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Our characteristic response to the mutilated statue, the bronze dug up from the earth, is revealing.... Video
Our characteristic response to the mutilated statue, the bronze dug up from the earth, is revealing. It is not that we prefer time-worn bas-reliefs, or rusted statuettes as such, nor is it the vestiges of death that grip us in them, but those of life. Mutilation is the scar left by the struggle with Time, and a reminder of it â€” Time which is as much a part of ancient works of art as the material they are made of, and thrusts up through the fissures, from a dark underworld, where all is at once chaos and determinism.
The distinction between responsible moral agents and beings with diminished or no responsibility is coherent, real, and important. It is coherent, even if in many instances it is hard to apply; it draws an empirically real line, in that we don't all fall on one side; and, most important, the distinction matters: the use we make of it plays a crucial role in the quality and meaning of our lives. [...] We want to hold ourselves and others responsible, but we recognize that our intuitions often support the judgement that a particular individual has "diminished responsibility" because of his or her infirmities, or because of particularly dire circumstances upon upbringing or at the time of action. We also find it plausible to judge that nonhuman animals, infants, and those who are severely handicapped mentally are not responsible at all. But since we are all more or less imperfect, will there be anyone left to be responsible after we have excused all those with good excuses? [...] We must set up some efficiently determinable threshold for legal competence, never for a moment supposing that there couldn't be intuitively persuasive "counterexamples" to whatever line we draw, but declaring in advance that such pleas will not be entertained. [...] The effect of such an institution [...] is to create [...] a class of legally culpable agents whose subsequent liability to punishment maintains the credibility of the sanctions of the laws. The institution, if it is to maintain itself, must provide for the fine tuning of its arbitrary thresholds as new information (or misinformation) emerges that might undercut its credibility. One can speculate that there is an optimal setting of the competence threshold (for any particular combination of social circumstances, degree of public sophistication, and so on) that maximizes the bracing effect of the law. A higher than optimal threshold would encourage a sort of malingering on the part of the defendants, which, if recognized by the populace, would diminish their respect for the law and hence diminish its deterrent effect. And a lower than optimal threshold would yield a diminishing return of deterrence and lead to the punishment of individuals who, in the eyes of society, "really couldn't help it." The public perception of the fairness of the law is a critical factor in its effectiveness.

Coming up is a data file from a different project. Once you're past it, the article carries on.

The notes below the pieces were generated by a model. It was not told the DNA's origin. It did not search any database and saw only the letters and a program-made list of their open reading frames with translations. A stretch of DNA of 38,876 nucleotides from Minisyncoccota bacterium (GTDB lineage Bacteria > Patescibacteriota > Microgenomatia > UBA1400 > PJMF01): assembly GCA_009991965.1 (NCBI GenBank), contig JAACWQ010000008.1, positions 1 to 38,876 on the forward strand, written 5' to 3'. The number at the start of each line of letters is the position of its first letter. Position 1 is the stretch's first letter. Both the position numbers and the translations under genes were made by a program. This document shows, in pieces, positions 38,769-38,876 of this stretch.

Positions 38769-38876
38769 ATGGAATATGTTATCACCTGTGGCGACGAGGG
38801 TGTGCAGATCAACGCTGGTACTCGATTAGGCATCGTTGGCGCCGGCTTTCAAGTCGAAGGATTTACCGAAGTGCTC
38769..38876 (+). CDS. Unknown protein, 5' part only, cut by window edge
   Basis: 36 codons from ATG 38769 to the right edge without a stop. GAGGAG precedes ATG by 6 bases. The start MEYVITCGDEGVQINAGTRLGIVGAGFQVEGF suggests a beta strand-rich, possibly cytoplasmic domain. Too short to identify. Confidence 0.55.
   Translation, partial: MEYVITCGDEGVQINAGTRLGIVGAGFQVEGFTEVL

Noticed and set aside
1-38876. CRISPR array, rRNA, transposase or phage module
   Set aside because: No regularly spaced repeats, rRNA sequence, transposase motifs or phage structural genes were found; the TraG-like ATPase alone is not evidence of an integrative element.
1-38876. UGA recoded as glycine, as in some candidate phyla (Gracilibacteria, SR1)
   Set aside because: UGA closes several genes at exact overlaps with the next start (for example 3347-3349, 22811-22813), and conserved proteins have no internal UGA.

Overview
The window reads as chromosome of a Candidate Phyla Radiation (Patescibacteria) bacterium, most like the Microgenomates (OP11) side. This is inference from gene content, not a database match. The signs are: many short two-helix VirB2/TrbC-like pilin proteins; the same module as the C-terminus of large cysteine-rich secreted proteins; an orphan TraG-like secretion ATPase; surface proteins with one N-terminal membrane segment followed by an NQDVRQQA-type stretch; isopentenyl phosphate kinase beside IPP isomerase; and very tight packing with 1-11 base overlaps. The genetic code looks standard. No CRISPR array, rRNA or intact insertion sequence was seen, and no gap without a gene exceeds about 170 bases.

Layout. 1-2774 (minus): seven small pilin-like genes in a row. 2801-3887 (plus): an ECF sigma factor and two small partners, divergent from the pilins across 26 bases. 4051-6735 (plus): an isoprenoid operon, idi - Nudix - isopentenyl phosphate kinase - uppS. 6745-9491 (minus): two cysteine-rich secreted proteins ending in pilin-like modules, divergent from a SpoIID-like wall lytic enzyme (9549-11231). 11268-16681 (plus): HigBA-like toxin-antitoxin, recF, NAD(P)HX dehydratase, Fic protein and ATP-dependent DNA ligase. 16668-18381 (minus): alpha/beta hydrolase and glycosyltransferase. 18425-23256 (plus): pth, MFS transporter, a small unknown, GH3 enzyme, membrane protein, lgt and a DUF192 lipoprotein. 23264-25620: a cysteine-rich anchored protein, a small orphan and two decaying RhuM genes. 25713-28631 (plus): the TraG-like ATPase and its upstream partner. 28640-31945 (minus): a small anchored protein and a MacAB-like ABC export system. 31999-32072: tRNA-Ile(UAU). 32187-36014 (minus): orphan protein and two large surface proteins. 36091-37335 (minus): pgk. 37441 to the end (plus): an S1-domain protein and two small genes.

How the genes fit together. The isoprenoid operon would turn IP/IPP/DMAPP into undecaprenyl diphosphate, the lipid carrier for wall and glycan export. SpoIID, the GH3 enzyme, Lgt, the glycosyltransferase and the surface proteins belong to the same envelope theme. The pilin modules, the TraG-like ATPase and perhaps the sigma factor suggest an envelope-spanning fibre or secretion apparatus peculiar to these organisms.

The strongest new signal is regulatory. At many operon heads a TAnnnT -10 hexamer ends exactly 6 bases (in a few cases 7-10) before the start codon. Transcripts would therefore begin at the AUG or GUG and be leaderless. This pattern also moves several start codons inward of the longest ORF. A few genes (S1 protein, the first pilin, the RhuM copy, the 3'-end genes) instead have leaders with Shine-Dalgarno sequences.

Dennett, Daniel C.
Each work of art excludes the world, concentrates attention on itself. For the time it is the only thing worth doing --to do just that; be it a sonnet, a statue, a landscape, an outline head of Caesar, or an oration. Presently we return to the sight of another that globes itself into a whole as did the first, for example, a beautiful garden; and nothing seems worth doing in life but laying out a garden.
Ralph Waldo Emerson